As China changes border script, India can’t afford to back down

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If there were any doubts that China is systematically changing the famous ‘tao guang yang hi’ (TGYH) approach that underpinned its foreign policy since the late 1980s, the ongoing military standoff in Doklam — which started with the People’s Liberation Army trying to change the status quo at the border tri-junction of Bhutan, India and China — has laid them to rest.

The TGYH approach, created in the context of a China that was wrestling with domestic discord after the Tiananmen Square massacre and what it saw as an existential global threat as other Communist regimes crumbled, was summed up in Deng Xiaoping’s Twenty-Four-Character strategy of 1992: “Observe calmly; secure our position; cope with affairs; hide our capacities and bide our time; be good at maintaining a low profile; and never claim leadership.” That diffident era is now clearly over.

The current Bhutan standoff, which started with the Chinese starting to build a road towards the Bhutan army camp in Zompelri on June 16, illustrates how the internal Chinese foreign policy debate between the pragmatists who emphasised a low profile and the muscular nationalists who want the ‘Fen Fa You Wei’ (striving for achievement) approach is being won by the latter.

Ironically, Geng Shuang, spokesperson for China’s foreign ministry, recently accused New Delhi of having “trampled” upon the principles of ‘Panchsheel’ outlined by Nehru in the heyday of Hindi-Cheeni bhai-bhai. Yet, on the ground, Beijing’s actions are seemingly being driven by what a witty TOI cartoon pithily described this week as the spirit of “Punchsheel”.

Admittedly, the absence of mutually agreed-upon clarity over large parts of the Line of Actual Control on the map — like we have on the Line of Control with Pakistan on the western border— in what is the world’s largest border dispute stretching over 310,800 sq km of territory, has often led to periodic disputes. Even so, the current Chinese rhetoric is best characterised by the old colourful Hindi metaphor, ulta chor kotwal ko daante (the thief, instead, scolds the policeman).

The Doklam incident is significantly different from recent ones in Depsang (Daulat Beg Oldi sector of Ladakh, 2013), Chumar (eastern Ladakh, 2014) or Demchok (Ladakh, 2016). First, this time China is attempting to change the status quo as it has existed since the 1993 Border Peace and Tranquillity Agreement, as former NSA Shivshankar Menon has argued. The Chinese gambit of building a road in this strategically important sector pushes Chinese de facto control below Bhutan’s claim-line, about 5km southwards, thus changing the status of the border tri-junction.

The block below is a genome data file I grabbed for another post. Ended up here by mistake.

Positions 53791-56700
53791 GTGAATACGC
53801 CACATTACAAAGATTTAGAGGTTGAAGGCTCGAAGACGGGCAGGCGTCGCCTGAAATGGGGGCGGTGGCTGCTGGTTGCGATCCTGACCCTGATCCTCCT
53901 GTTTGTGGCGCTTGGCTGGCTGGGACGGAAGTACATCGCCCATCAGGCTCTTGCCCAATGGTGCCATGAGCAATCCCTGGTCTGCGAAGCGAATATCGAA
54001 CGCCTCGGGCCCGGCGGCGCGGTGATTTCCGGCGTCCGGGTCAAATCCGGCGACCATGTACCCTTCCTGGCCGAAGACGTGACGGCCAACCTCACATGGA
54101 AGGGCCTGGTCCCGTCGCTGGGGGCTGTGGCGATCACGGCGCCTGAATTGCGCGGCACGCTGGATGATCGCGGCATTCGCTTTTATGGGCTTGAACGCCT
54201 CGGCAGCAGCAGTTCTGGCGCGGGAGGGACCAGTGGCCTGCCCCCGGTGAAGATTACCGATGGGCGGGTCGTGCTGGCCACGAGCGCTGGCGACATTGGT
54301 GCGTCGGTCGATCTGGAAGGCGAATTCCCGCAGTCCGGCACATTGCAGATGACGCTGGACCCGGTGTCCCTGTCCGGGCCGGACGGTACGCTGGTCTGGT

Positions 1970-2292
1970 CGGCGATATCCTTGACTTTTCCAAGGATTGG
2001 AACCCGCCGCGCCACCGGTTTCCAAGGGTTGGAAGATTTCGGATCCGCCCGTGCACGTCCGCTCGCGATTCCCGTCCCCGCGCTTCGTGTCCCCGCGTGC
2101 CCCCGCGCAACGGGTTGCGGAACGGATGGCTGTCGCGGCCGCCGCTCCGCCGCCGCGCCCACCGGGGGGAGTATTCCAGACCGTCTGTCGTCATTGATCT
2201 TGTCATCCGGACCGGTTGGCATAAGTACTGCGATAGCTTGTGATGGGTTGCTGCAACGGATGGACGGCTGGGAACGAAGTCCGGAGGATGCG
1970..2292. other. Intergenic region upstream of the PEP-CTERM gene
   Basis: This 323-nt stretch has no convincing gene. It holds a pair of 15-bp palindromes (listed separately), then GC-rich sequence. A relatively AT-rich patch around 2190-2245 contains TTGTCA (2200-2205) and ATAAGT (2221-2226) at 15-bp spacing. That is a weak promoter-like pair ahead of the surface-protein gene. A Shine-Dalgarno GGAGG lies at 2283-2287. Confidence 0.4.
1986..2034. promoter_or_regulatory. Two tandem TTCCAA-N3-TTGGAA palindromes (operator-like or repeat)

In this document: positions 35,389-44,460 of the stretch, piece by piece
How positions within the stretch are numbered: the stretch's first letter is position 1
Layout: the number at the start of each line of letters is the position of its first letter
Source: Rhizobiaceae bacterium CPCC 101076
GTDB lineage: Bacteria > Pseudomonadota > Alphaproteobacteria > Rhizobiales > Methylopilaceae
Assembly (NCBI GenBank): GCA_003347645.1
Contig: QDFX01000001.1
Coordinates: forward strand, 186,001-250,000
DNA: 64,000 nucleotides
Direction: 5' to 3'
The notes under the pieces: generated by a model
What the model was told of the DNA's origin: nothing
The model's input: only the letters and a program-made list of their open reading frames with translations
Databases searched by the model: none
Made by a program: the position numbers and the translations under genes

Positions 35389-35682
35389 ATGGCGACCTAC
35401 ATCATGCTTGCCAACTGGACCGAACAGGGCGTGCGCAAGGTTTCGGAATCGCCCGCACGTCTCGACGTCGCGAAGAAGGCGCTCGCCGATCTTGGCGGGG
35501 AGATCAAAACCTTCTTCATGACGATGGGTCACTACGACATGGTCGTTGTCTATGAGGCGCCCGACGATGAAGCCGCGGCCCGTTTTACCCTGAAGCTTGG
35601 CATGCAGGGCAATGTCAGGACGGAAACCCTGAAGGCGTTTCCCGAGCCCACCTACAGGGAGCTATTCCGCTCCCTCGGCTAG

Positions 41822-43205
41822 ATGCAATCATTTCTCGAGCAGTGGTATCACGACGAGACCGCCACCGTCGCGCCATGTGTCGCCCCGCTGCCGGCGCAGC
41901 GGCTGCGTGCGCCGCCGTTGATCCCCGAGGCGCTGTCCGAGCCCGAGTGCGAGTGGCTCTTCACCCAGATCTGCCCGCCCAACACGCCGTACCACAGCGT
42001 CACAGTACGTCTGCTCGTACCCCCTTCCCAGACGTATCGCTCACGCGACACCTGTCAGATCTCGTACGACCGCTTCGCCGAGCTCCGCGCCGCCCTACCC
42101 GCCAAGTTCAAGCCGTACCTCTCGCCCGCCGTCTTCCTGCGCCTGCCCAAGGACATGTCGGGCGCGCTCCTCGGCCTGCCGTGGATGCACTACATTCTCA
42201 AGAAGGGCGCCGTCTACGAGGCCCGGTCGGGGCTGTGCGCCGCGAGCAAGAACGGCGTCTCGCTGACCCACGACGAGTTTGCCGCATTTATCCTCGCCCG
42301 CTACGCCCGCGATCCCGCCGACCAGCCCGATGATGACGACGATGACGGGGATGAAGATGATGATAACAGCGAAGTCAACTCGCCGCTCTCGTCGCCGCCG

Beijing’s claim to the additional territory invokes the old 1890 Britain-China border convention relating to Sikkim and Tibet. It argues that India accepted this as the basis for border demarcation in 1959 and 1960. Yet, this claim is belied by letters written by Nehru in the same period, as foreign secretary S Jaishankar told opposition leaders this week at a meeting at home minister Rajnath Singh’s residence. Also, in 2012, as Menon has said, special representatives from both sides “had a broad understanding that tri-junctions will be finalised in consultation with the third country concerned.”China is now unilaterally trying to get away from that.

Second, this incident is not just about India and China, but about a third country: Bhutan. Though Thimpu did ask on June 29 for status quo on the boundary to be maintained, the fact that it took two weeks for this public statement to be issued and Delhi’s measured tone indicate what is at stake: India’s strategic equation with Bhutan itself.

While Bhutan has long been an Indian ally and virtually a military protectorate, it has been having separate border talks with China and several observers have noticed subtle shifts in its stance on a final border settlement. The debate within Bhutan seems to be towards equidistance between India and China and the matter of fact manner in which its media has covered the issue so far is instructive.

Third, unlike in past incidents when both sides mutually agreed to withdraw troops, this time China is setting preconditions for talks. It didn’t expect Indian troops to intercede in Bhutan, and for India to back down now would be a strategic disaster.

Previous incidents with China have shown that diplomacy works, but only if it is backed up with strength on the ground. In that sense, the symbolism attached to the Indian navy’s biggest-ever participation, with nine warships including aircraft carrier INS Vikramaditya, in the ongoing India-US-Japan naval exercise, Malabar, in the Bay of Bengal becomes even more potent.

With bilateral trade worth over $70 billion annually, China is India’s biggest trading partner but the fact is that despite recent moves over greater market access, it has been aggressively moving to reduce India’s strategic space — from blocking its entry into the Nuclear Suppliers Group to stonewalling efforts for a UN ban on Jaish-e-Mohammad chief Masood Azhar, to propping up Pakistan as a client state.

The fundamental drivers of Delhi’s Beijing policy are inexorably changing and as a stronger China shifts its strategic calculus, so must we.
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